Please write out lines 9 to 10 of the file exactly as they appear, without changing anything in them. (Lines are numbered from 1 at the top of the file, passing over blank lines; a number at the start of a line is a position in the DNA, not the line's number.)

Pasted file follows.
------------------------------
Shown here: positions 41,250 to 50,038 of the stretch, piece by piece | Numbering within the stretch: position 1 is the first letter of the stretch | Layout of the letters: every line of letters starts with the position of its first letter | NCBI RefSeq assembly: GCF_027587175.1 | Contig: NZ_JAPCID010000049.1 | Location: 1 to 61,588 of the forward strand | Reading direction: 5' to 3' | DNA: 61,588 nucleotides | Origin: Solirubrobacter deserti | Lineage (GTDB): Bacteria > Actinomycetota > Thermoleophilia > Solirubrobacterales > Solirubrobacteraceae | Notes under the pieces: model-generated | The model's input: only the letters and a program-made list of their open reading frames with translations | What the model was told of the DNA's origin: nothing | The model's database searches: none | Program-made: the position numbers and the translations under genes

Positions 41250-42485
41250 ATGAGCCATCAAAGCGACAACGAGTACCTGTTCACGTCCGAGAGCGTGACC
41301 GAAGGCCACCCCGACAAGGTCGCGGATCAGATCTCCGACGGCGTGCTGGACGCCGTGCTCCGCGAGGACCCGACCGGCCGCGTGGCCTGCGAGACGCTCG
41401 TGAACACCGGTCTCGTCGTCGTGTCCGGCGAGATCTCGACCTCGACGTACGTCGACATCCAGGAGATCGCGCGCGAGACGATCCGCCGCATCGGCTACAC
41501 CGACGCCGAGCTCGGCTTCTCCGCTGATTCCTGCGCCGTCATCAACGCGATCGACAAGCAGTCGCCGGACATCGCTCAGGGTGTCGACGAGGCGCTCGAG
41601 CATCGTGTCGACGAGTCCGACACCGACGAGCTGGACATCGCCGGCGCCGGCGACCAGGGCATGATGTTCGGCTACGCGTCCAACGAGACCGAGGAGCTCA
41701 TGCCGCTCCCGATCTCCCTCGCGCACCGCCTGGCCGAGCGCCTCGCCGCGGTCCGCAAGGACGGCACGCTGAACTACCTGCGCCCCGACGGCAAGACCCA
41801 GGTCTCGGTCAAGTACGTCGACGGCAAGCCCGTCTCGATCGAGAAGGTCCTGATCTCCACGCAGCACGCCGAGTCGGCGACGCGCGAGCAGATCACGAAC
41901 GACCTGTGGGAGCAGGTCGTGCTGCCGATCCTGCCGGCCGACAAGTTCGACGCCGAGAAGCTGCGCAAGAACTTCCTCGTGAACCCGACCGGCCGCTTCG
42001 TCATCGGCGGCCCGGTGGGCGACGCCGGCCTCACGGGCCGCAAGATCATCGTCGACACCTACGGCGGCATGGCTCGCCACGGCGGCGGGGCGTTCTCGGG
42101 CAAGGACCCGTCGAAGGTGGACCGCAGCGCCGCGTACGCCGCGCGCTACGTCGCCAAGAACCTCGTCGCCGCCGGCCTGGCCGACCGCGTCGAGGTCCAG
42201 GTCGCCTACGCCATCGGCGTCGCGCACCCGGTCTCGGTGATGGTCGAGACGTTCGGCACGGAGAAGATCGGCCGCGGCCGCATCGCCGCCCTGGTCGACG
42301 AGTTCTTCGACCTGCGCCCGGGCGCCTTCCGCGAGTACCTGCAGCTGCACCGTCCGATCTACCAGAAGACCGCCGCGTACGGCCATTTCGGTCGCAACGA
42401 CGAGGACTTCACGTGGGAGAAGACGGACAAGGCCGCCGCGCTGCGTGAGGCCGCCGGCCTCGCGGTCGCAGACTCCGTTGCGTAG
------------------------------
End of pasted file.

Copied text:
41801 GGTCTCGGTCAAGTACGTCGACGGCAAGCCCGTCTCGATCGAGAAGGTCCTGATCTCCACGCAGCACGCCGAGTCGGCGACGCGCGAGCAGATCACGAAC
41901 GACCTGTGGGAGCAGGTCGTGCTGCCGATCCTGCCGGCCGACAAGTTCGACGCCGAGAAGCTGCGCAAGAACTTCCTCGTGAACCCGACCGGCCGCTTCG